Sen. Saxby Chambliss (search) said Thursday that the United States lacks human spies in North Korea and Iran, providing more detail than last week's presidential commission did about U.S. intelligence capabilities inside the two countries.

Aides to the Georgia Republican, a member of the Senate Intelligence Committee, insisted he was basing his comments on media reports and wasn't divulging classified information.

In a speech, Chambliss cited the information as enough to justify the work of a presidential commission that issued a scathing report last week of U.S. spy agencies. The unclassified sections of that report did not discuss whether the United States has spies in the two nations. The study included classified sections on Iran (search) and North Korea (search).

During remarks to the Center for Strategic and International Studies, Chambliss listed "familiar themes" that have emerged since the release last week of a report on weapons of mass destruction.

Among the themes, Chambliss said, is that the United States lacks "human intelligence" (search) — or spies — in North Korea and Iran's top political leadership or nuclear weapons programs. He went on to defend the commission that wrote the report, touting this one finding alone as enough to justify its existence.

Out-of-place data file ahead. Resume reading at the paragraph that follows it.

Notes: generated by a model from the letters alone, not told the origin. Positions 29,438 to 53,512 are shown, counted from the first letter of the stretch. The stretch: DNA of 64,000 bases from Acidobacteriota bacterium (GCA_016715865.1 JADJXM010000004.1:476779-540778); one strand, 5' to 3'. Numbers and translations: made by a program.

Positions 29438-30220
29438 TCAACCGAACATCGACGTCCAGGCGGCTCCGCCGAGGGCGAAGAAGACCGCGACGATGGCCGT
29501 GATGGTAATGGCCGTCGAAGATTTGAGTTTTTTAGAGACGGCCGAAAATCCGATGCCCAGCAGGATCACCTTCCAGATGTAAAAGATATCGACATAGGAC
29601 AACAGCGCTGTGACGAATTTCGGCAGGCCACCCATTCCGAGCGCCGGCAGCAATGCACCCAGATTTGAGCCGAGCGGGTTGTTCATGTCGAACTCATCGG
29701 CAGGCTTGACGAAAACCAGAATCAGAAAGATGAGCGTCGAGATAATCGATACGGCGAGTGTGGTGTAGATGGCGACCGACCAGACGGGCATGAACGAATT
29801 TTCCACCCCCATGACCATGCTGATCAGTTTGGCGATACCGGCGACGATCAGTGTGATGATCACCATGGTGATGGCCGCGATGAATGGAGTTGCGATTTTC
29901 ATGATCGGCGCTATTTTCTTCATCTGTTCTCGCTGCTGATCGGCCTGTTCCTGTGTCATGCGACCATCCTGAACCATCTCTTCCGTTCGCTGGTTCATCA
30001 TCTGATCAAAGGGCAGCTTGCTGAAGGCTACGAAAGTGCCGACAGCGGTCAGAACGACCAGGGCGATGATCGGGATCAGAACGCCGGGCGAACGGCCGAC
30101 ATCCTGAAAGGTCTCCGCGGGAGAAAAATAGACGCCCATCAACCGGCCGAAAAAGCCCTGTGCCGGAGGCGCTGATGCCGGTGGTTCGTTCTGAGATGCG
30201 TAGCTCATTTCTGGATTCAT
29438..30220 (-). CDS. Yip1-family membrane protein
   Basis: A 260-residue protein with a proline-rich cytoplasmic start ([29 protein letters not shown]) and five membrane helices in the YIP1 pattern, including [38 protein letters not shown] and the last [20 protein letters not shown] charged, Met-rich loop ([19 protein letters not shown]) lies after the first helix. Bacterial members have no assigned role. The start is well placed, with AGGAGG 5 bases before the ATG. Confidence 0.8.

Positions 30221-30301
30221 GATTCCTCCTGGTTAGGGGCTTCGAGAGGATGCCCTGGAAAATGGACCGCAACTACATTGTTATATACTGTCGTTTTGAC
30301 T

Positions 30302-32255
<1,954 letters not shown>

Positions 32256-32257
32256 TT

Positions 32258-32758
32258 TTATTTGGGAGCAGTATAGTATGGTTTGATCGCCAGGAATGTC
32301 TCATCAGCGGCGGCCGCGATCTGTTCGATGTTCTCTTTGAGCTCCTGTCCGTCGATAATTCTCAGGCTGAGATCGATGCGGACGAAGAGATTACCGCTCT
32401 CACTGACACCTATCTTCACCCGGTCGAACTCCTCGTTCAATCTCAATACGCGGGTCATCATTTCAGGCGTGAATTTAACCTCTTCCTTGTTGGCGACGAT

"A lot of people will question why we had this commission," Chambliss said. "Why do you need one more body looking at this issue? Well, this is such a complex issue. It is such an important issue that I don't think you can get too many people looking at it."

Chambliss aides said the senator hadn't yet reviewed the classified parts of the report and was citing articles from the New York Times and The Philadelphia Inquirer as his sources. He wasn't confirming the reports and would not have had enough information to deny them, they said.

The Inquirer article reported that a lack of spies in Iran and North Korea has forced the United States to rely on satellite photos, communications intercepts and foreign intelligence. The Times story said the commission's report was expected to repeat criticisms about "the absence of effective human intelligence sources" inside North Korea and Iran.

Government officials declined to comment because of the sensitive nature of the information.

"It's an area I'm not at liberty to discuss," said Larry McQuillan, spokesman for the nine-member presidential commission that investigated U.S. intelligence for over a year.

Said a CIA spokesman, "We do not comment on the placement or access of clandestine sources."